Pintado has the heaviest vocal presence on the album, his laconic voice muttering through the dilapidated structures of four of the album’s 10 tracks; his two previous single turns are included, along with the clanging tumble of ‘300 Hangovers A Year’ and album opener ‘Light Tunnel’. The former sees Pintado mumbling like a city street vagrant as a groove thick with bass and clanging timbres tumbles ahead of him like a broken version of the Mr Fingers classic ‘Washing Machine’, while ‘Light Tunnel’ is essentially a reworked version of the demo version of ‘Paris Dub 2’, one of the few cuts from the 12″s not represented here.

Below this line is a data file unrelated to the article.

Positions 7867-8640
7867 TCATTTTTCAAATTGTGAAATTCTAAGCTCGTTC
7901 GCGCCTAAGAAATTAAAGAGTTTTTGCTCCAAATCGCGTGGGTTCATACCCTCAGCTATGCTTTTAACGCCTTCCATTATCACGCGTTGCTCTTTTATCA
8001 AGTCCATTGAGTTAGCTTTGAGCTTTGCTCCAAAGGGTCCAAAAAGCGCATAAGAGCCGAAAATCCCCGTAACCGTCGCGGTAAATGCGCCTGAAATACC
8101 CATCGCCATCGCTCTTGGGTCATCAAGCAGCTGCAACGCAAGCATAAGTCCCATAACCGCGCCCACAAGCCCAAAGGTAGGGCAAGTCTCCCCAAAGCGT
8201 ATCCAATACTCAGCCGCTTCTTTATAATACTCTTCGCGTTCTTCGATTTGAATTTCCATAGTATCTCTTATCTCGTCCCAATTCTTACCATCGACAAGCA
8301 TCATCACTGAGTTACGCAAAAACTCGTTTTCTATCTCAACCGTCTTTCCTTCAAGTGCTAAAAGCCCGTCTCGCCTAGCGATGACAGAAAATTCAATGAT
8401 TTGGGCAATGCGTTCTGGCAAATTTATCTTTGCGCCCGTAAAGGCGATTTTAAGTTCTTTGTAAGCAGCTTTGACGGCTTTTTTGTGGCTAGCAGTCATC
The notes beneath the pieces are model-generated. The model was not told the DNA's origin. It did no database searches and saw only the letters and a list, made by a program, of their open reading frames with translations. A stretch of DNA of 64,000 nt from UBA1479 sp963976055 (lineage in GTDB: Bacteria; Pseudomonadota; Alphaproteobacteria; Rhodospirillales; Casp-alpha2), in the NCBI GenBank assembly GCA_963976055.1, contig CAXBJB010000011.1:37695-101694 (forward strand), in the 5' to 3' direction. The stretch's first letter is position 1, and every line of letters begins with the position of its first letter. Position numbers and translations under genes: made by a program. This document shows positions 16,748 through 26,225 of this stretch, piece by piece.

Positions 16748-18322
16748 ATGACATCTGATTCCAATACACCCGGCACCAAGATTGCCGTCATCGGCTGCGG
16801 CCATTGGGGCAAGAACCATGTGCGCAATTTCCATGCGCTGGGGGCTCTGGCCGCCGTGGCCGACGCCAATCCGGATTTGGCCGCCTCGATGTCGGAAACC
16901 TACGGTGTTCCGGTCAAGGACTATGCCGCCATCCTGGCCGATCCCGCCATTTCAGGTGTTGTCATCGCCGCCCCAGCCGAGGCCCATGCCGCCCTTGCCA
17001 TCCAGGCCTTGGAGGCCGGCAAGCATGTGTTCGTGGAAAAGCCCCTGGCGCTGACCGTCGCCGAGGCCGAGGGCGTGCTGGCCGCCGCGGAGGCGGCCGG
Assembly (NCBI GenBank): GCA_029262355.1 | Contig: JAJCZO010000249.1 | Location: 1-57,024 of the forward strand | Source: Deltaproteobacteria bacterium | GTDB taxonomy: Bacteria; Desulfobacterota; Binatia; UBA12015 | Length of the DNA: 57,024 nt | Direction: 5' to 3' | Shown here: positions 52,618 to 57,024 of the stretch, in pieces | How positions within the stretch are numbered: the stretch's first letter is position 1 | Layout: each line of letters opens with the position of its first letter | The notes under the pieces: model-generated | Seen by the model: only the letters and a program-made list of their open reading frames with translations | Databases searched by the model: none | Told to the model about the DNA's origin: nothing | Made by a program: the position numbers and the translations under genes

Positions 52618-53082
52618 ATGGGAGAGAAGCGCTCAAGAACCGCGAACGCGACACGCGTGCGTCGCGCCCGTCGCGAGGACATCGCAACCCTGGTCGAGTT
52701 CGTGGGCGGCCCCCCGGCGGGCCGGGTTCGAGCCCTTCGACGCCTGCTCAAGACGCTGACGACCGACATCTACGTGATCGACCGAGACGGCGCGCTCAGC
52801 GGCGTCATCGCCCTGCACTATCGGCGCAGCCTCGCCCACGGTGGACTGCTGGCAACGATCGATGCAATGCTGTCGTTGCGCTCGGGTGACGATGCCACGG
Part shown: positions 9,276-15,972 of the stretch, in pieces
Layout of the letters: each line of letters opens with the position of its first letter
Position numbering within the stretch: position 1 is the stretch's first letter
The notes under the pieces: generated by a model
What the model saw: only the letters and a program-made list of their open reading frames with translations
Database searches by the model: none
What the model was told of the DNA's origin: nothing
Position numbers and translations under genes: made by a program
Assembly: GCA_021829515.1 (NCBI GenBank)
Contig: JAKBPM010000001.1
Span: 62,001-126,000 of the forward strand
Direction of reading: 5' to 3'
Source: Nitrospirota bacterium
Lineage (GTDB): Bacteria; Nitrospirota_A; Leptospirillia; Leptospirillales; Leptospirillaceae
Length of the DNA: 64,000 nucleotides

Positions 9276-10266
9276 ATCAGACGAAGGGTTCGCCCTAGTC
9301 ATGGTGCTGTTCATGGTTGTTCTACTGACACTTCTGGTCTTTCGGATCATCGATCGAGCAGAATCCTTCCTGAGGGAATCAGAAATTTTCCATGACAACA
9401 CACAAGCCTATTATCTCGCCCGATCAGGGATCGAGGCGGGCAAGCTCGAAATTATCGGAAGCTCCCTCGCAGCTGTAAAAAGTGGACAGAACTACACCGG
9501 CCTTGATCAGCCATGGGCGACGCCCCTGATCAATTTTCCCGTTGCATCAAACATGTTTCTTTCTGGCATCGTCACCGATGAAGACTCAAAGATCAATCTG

That’s a shame, because aside from a show-stealing appearance by DJ Genesis on acid-gospel centerpiece ‘Lovin’ You (Ahh Shit)’, it’s Paris Brightledge who brings many of the album’s highlights. ‘Paris Dub 3’ is one of the album’s most atmospheric and overtly heady productions, evoking stormy landscapes not dissimilar to Mark Ernestus and Moritz Von Oswald’s epochal work as Maurizio; a new edit and mix of ‘Paris Dub 1′ closes the album, and its power hasn’t diminished at all. Brightledge’s impassioned cries of solidarity and pride toward his dystopic upbringing (“The streets is where I’m from, where I really feel at home… / I come from serious places / Average people run, though / Cause they won’t face it / Broken homes and cigarettes / Discrimination with no education / And reefer papers”) paint a portrait of this music’s heritage while paving a road toward the one place Brightledge found escape: the dancefloor.